Gold struck a one-month low on Thursday as US Federal Reserve Chairman Jerome Powell's comments on the need to tame inflation bolstered bets for faster monetary policy tightening and offset Omicron-driven safe-haven inflows into bullion.
Spot gold was last down 0.2% at $1,778.81 per ounce by 1304 GMT, having earlier hit its lowest since Nov. 3.
US gold futures dropped 0.1% to $1,782.50.
In his second day of testimony in Congress on Wednesday, Powell said the Fed needed to be ready to respond to the possibility that inflation might not recede in the second half of 2022 and the central bank would consider a faster tapering of its bond purchases at its meeting this month.
A faster wind-down of the bond-buying program is widely seen as opening the door to earlier interest rates hikes, which would raise the opportunity cost of holding non-yielding gold.
The prospect of a faster taper could cap the upside for bullion and boost the US dollar and Treasury yields, in a further dent to gold's appeal, said Michael Hewson, chief market analyst at CMC Markets UK.
Investors now await the US jobs report for November due later this week. Data on Wednesday showed private payrolls increased by 534,000 jobs last month.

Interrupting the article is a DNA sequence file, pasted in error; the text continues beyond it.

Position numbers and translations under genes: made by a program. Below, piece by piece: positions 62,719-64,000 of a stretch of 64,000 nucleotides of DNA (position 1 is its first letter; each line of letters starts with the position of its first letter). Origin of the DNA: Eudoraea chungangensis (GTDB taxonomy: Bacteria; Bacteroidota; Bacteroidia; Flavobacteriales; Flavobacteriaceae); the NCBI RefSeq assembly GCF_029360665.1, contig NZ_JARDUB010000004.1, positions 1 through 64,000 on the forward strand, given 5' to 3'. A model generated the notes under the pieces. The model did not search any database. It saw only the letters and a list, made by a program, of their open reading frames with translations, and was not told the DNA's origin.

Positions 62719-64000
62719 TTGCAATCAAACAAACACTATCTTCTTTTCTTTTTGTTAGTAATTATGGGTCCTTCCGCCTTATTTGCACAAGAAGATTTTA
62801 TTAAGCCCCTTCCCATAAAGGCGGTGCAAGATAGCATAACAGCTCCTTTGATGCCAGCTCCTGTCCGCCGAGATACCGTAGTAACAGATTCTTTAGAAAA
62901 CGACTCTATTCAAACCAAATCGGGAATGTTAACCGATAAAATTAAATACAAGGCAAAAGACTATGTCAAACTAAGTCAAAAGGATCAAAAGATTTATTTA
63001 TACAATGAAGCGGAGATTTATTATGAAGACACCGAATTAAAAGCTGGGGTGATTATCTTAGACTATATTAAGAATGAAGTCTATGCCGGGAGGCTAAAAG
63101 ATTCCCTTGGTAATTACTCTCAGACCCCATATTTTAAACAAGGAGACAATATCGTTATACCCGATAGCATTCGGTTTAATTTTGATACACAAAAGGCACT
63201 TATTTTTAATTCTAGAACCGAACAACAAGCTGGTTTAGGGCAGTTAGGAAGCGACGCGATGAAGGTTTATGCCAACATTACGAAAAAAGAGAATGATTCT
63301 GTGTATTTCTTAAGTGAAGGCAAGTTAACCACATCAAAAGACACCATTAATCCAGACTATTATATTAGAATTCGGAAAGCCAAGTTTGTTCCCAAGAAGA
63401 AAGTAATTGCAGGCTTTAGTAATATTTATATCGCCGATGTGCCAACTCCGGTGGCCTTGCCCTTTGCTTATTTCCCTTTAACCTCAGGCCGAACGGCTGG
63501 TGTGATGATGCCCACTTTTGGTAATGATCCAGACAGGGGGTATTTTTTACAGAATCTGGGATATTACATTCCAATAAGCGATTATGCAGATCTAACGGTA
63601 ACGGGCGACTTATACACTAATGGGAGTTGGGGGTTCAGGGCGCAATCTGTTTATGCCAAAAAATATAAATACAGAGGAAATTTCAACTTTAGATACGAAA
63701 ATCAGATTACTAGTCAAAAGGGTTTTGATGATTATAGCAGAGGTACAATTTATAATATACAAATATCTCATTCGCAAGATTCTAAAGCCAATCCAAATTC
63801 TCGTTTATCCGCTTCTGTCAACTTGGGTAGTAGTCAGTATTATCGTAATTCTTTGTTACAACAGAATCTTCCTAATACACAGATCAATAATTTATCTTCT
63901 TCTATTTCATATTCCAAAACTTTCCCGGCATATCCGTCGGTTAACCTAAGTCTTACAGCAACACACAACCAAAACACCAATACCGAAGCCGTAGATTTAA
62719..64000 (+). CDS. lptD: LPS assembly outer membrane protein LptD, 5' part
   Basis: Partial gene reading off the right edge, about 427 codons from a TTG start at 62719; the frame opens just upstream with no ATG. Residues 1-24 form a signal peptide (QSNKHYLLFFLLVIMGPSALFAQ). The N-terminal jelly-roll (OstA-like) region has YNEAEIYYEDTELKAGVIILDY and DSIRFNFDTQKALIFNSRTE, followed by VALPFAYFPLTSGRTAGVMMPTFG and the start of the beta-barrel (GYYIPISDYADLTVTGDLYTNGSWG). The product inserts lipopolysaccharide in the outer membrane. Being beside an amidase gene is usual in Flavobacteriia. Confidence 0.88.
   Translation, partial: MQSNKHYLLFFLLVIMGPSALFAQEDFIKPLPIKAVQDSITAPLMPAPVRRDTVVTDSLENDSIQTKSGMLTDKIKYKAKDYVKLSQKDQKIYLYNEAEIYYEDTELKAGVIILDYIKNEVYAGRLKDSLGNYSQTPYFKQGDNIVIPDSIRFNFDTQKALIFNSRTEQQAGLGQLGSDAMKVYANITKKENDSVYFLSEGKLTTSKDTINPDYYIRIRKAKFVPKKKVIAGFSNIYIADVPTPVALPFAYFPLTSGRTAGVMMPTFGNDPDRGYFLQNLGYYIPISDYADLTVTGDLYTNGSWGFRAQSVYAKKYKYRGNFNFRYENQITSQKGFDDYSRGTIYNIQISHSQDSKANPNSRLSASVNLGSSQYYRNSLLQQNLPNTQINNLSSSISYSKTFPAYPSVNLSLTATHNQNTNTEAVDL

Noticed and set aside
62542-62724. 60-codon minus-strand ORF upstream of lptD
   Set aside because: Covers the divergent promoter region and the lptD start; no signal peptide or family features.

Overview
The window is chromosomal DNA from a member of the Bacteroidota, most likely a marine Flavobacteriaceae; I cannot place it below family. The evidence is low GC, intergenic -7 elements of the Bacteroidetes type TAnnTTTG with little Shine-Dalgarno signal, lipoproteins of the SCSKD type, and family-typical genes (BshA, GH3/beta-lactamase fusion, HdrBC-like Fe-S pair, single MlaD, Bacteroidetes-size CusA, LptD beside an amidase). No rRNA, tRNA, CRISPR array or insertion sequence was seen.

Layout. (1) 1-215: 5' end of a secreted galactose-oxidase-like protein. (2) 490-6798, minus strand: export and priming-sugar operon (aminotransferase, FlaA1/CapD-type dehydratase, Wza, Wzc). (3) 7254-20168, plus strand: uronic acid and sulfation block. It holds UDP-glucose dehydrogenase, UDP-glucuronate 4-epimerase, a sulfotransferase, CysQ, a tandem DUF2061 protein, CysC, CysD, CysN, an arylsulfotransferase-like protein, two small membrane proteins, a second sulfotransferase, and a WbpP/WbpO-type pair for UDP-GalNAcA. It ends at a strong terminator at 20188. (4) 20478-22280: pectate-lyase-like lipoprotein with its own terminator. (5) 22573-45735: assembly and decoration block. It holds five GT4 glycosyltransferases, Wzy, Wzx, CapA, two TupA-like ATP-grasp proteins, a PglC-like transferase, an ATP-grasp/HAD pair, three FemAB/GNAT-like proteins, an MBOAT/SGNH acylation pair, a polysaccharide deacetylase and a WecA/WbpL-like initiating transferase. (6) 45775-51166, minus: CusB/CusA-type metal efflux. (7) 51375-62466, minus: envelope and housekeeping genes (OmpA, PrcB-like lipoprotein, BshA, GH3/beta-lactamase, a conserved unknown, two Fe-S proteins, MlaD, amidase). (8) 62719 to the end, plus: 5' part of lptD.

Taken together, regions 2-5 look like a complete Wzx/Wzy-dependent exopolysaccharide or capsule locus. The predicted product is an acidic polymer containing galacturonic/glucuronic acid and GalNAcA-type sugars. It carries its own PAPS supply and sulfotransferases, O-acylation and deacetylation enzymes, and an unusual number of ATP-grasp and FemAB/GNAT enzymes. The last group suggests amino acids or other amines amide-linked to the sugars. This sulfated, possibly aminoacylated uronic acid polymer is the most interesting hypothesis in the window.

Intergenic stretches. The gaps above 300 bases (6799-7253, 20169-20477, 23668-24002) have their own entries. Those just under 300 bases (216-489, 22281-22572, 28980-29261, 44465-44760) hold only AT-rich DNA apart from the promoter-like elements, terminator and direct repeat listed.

"A decent set of jobs numbers also has the potential to push gold lower, towards $1,740, but overall bullion remains in a range, capped around $1,810 and support at $1,740," Hewson said.
Gold's losses were capped by worries about the Omicron coronavirus variant, which has forced countries around the globe to plan stricter restrictions.
Spot silver rose 0.7% to $22.46 per ounce and platinum gained 1.2% to $944.54.
The World Platinum Investment Council said the global platinum market would see a much larger surplus this year than it previously forecast and another big oversupply in 2022.
Palladium fell 0.3% to $1,741.35 per ounce.